More on the O'Bannons:
By Joseph E. Gannon
WGT Managing Editor
An O'Bannon family coat of arms. Buy it now, here.
Brien Boru O'Bannon is apparently the first notable O'Bannon to enter the American colonies, and one would be hard pressed to come up with a more distinctly Irish name than his. His most renowned descendant is Marine hero Presley Neville O'Bannon.
Brien was born in County Tipperary about 1683. He arrived in Harper's Ferry, then in Virginia, in 1702. It was said that he "fled to America", though none of his descendants have yet discovered a reason. The Penal Laws were taking their awful effect in Ireland then, however, and many would be leaving the island in the coming century.
Once freed from the constraints of persecution in Ireland, Brien flourished. In 1760, two years before he died in Fauquier County, in Virginia's piedmont, he made out a will in which he left more than 1,200 acres of land to his sons and grandsons. (Daughters and granddaughters were expected to marry into their fortune in those days.) He also left a number of slaves to his family members.
Perhaps Brien came to the colonies with some money. The O'Bannons of Tipperary had once been a very well-to-do clan. There were many different forms of the name O'Bannon in Ireland: O'Banane, O'Bannan, O'Banion. And others with the 'O' dropped: Bannon, Banin, etc. The area that is now northern Tipperary and southern Offaly counties was one of their strongholds. In a verse from an Irish historian who died in 1420, this area is called "Hy-Dechi":
|Courtesy of The Marsden Archive
Leap Castle, perhaps "the most haunted castle in Europe."
Hy-Dechi, the fine district of hills
The extensive land of fair fortresses
A fruitful country, which they inherit
Is the estate of the tribe O'Bannon.
One of the most famous castles in Ireland, Leap Castle in Offaly, but near near Roscrea, Tipperary, is said to have been built by the O'Bannons, perhaps in the 14th or 15th century. In Irish, the name of the castle is "Leim ui Bhanain," or "Leap of the O'Bannons." According to Irish tradition, two brothers of the O'Bannon clan wished to build a castle on this rock. They decided they would both leap from it to decide the issue. One survived and built the castle. The O'Bannons were underchiefs of the O'Carrolls, and the castle was later taken over by that clan.
There was gristly murder there in 1532. This involved one O'Carroll brother murdering the other. Worse yet, the murdered brother was a priest, and was run through with a sword while celebrating mass in the castle chapel. He died with his blood dripping upon the altar. That alone should earn a castle a haunting, but there was also a hidden dungeon discovered in 1900 that contained cartloads of human bones. This has combined to make Leap Castle the "most haunted castle in Europe," according to some.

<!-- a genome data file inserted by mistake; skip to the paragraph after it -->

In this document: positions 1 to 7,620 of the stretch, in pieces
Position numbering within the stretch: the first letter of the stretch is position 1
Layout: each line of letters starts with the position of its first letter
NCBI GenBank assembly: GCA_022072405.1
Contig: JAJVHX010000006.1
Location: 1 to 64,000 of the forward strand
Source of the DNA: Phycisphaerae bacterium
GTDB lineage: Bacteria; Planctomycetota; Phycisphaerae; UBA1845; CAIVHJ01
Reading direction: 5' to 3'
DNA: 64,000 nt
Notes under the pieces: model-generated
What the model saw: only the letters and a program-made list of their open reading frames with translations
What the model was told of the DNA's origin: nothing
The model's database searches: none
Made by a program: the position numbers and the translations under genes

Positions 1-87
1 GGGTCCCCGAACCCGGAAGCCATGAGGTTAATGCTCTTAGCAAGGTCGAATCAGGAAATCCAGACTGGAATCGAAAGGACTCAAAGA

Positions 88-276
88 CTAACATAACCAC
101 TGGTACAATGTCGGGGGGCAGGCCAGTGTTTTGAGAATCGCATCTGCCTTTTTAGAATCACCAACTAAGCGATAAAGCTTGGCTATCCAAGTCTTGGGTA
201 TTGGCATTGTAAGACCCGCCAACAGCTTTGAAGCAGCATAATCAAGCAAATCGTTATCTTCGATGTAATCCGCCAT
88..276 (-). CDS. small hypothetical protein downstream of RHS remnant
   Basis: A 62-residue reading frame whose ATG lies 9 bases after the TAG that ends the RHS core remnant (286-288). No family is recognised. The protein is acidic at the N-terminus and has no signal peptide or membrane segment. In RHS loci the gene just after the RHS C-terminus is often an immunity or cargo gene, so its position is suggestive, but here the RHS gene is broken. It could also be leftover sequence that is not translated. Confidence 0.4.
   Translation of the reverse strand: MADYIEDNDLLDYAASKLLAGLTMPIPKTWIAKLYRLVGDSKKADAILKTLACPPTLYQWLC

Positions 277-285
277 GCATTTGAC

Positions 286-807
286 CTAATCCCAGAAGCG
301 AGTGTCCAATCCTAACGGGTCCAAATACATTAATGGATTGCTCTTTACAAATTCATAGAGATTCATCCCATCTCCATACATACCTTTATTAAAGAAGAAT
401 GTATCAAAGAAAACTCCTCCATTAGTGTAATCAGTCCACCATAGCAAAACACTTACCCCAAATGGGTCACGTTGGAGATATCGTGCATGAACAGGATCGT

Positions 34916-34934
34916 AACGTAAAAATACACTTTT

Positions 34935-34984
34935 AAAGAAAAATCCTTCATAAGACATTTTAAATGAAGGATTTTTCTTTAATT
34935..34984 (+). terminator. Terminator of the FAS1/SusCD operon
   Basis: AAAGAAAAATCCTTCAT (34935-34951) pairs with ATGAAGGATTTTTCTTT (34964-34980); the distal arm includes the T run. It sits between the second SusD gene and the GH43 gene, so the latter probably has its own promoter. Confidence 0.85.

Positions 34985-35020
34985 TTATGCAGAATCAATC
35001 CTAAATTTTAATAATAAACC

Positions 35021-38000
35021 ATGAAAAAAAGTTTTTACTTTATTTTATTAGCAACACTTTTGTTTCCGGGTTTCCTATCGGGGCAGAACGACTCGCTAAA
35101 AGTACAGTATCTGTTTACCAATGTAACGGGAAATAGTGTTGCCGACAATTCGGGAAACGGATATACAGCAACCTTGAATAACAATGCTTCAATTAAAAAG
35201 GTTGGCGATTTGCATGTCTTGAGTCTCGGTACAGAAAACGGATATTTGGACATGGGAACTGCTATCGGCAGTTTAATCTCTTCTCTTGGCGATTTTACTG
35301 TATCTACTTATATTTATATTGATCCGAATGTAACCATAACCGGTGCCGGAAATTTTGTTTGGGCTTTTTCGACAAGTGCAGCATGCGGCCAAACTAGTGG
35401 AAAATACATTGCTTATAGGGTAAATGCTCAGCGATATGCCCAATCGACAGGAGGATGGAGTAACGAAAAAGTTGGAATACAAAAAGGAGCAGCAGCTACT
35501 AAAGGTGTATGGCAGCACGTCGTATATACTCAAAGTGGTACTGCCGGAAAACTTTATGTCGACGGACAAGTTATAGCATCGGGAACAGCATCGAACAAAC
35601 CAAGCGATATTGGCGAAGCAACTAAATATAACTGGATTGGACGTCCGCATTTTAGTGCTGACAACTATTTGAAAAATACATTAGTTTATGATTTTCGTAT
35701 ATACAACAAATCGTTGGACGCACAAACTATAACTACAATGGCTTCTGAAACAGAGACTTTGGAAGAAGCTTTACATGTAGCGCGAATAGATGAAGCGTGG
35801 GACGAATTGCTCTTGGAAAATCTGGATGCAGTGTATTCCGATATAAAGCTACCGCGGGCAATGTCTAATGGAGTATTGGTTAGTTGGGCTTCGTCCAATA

Presley Neville O'Bannon is likely to make his big-screen debut within the next two years, alongside such notable talent as Russell Crowe and Ben Kingsley. There are two film projects underway focusing on the American-sponsored expedition against the Tripolitan tyrant in 1805. (Read WGT's feature about Presley O'Bannon's role in the expedition.)
The filming schedules and indeed, even the bulk of the casting have not yet been announced, according to a report in February in Variety, the trade paper for the American film industry.
The project that seems most solid is headed by Mark Gordon Productions ("The League of Extraordinary Gentlemen," "The Day After Tomorrow") and Scott Free Productions ("Man on Fire," "Captain Kidd," with 20th Century Fox on board as distributor and Ridley Scott ("Black Hawk Down," "Gladiator," "Hannibal") as director.
The film, titled "Tripoli," would bring together Russell Crowe, cast as U.S. Navy agent William Eaton, and Scott, both last together in the blockbuster "Gladiator." According to Greg Dean Schmitz, a columnist for Yahoo! Movies, Ben Kingsley is also in this film, which reportedly has a $100 million-plus budget.
Though Eaton reportedly is the chief protagonist in screenwriter William Monahan's treatment, O'Bannon, the leader of one of the two main attack forces in Eaton's expedition, is likely to represent a plum role, as well.